This course involves a study of the place of women in biblical literature. We will investigate the historical contexts of specific biblical tests, building a picture of what life was like for women in ancient Israel and the ancient Mediterranean world. This class will also critically consider the influence of these tests on the lives of women and men in the church and will question their significance for life in the twenty-first century.
BS530/630 Violence in/and Sacred Texts (15 credits)
This course is an analysis of narratives and injunctions in sacred texts, specifically the Bible [and the Qur’an], dealing with violence, which will serve as the basis for an examination of how individuals and groups use these sacred texts and images found therein to ground or justify their actions.
BS631 The Bible and Public Life in Aotearoa (15 credits)
This course looks at how the Bible is used in public discourses and engagements; in films, media, and arts, as well as the challenges posed by public issues like gender justice, neoliberalism, neo-colonialism, violence, human trafficking, and so forth. Engagement with people in public settings will be part of the course so students can have some idea of the reality on the ground vis-à-vis social visions of the Bible.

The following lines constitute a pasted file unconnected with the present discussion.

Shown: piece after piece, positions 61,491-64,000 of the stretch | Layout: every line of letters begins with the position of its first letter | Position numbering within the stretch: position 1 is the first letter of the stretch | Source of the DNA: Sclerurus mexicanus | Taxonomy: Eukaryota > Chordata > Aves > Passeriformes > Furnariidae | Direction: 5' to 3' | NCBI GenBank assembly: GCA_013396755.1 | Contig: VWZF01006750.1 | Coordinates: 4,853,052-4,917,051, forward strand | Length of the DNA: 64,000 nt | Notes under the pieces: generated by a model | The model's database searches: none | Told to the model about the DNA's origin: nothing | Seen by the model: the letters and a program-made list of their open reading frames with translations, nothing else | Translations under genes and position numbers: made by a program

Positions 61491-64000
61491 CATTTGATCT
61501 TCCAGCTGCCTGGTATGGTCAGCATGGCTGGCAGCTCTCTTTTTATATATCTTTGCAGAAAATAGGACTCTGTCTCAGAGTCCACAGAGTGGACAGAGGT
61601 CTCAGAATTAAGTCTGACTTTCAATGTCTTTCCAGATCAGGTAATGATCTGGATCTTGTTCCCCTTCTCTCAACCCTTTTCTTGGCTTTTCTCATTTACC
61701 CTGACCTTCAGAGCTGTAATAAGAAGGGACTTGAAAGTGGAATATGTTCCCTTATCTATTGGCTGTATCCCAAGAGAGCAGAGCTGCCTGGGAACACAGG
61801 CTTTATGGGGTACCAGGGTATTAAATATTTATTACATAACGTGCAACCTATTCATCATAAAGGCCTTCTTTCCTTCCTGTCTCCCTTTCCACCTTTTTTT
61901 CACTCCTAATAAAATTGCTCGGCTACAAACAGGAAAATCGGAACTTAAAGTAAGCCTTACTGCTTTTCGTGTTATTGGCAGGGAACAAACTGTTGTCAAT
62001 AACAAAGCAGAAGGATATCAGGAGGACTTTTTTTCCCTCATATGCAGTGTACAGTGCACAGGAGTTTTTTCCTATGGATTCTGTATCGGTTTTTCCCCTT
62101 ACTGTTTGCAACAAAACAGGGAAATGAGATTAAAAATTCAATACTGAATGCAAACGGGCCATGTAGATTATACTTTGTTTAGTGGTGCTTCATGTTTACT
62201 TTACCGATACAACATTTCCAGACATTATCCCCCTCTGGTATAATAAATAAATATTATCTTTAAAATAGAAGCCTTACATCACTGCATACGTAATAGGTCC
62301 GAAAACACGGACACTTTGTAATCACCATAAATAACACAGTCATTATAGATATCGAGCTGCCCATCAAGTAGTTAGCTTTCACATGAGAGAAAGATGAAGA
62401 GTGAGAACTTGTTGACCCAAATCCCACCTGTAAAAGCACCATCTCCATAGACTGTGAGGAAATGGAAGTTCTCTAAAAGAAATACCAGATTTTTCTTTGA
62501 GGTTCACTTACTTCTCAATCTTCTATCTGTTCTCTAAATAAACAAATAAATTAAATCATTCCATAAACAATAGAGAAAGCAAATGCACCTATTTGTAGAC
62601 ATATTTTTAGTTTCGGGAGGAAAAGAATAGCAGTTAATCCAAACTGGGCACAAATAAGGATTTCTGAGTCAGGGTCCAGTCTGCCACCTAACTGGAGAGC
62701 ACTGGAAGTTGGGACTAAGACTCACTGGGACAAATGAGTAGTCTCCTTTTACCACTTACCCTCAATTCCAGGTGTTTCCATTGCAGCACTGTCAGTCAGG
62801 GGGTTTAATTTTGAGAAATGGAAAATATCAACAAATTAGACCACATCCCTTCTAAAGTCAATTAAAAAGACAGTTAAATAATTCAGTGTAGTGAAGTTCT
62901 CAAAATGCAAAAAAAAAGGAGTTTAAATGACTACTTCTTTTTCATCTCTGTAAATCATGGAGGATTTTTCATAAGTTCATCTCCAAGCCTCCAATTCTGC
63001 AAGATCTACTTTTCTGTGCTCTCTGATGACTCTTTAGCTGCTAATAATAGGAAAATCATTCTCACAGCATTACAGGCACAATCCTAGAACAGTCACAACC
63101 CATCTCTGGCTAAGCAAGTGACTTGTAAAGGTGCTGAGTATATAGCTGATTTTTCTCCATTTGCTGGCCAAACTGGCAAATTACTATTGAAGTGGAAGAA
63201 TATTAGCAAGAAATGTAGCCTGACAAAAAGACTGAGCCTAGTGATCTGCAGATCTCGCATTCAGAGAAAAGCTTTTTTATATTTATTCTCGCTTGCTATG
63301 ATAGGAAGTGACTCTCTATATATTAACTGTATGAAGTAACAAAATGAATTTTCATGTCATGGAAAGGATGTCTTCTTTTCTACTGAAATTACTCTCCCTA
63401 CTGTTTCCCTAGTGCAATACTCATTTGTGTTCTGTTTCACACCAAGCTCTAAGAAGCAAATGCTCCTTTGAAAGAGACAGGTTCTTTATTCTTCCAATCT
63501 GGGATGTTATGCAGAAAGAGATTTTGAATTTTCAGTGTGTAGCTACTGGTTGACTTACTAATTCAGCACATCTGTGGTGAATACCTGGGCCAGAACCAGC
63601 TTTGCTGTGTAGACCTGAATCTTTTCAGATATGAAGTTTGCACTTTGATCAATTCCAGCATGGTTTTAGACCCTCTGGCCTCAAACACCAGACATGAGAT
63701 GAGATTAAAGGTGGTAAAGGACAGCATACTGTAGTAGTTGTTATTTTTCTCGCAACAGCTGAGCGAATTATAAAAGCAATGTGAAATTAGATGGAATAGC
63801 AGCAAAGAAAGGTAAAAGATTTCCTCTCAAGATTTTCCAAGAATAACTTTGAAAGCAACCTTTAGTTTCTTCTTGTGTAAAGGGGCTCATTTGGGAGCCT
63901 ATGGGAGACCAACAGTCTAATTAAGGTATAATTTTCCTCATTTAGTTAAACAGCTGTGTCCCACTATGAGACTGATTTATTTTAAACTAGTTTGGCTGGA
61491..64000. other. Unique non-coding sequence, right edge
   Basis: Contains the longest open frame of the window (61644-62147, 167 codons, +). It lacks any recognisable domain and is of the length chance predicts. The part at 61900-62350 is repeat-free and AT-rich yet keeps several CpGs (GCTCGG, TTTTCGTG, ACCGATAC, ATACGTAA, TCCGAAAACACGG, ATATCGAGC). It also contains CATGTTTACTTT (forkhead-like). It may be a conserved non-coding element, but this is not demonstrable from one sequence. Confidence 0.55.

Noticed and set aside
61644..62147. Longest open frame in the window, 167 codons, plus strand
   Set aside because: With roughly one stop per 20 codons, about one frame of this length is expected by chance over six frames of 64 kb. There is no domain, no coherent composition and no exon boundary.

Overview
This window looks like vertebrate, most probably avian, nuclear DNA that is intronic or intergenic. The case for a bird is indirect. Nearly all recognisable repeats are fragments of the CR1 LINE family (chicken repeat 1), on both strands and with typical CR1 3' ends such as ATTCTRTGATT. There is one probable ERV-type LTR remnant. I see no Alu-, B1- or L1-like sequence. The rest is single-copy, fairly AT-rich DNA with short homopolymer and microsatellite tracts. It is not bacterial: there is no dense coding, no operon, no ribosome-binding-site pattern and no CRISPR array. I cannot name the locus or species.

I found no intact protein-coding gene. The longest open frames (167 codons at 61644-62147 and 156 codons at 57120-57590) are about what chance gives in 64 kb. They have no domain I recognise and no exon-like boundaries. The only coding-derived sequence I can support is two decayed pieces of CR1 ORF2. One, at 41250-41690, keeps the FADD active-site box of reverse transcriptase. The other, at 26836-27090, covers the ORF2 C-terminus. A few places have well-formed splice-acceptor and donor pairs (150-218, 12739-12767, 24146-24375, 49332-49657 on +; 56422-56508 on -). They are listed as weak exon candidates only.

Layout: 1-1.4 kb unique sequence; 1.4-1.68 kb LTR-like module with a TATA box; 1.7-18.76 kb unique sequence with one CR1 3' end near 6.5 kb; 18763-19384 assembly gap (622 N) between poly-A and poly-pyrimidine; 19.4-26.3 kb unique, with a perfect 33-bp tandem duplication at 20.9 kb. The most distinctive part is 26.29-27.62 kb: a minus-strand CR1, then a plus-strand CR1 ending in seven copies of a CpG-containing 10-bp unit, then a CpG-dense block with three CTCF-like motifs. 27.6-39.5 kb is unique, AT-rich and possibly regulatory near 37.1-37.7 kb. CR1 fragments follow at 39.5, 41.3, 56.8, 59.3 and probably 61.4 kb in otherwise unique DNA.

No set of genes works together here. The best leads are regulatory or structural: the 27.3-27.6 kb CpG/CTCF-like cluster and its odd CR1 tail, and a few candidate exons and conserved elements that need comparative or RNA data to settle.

BS531/632 Special Topic: Acclimatising the Bible (15 credits)
This course follows two acclimatising lines: First, we will study biblical texts and their interpretations from the current contexts of climate change. Are the selected ancient biblical texts, and their latter day interpretations, relevant for the current climate changing context? How do those texts and interpretations help and/or hurt struggles for climate justice? Second, we will reflect on ways of acclimatising the bible, not just in terms of climate change but with respect to life struggles in general. Instead of seeking to make the text speak in our contexts, the second part of this course is about “talking back” to the bible – in order to acclimatise the bible, in different ways. This second aspect “pokes” at mainline contextual hermeneutics.
BS532/632 Special Topic: Scriptures and (in)Justices (15 credits)
BS632 Scriptures and (in)justices This course will study scriptural texts from the major world religions under the frames of, and in response to the cries for, justice. The primary aims of studying these texts are (1) to understand the religious teachings behind and/or inspired by these texts and (2) to name and unravel biases (that is, injustices) associated with these religions and scriptures. The scriptures to study will include selections from Manusmriti (on varna/caste), Quran (on jihad), Hebrew Bible (on ethnic elitism) and Christian Bible (on gender and sexuality). In what ways do these texts proclaim and demand acts and cultures of justice? And in what ways do they propagate and conceal injustice? How might we read these and other scriptural texts justly?
REBS650 Research Essay in Biblical Studies (30 credits)
This option is for those who have completed the core and required courses for a Biblical Studies strand with an average B grade or above. The duration for the project is one full semester. A research proposal has to be approved by the Ranston Lecturer in Biblical Studies prior conducting the research. The research project is equal to two courses.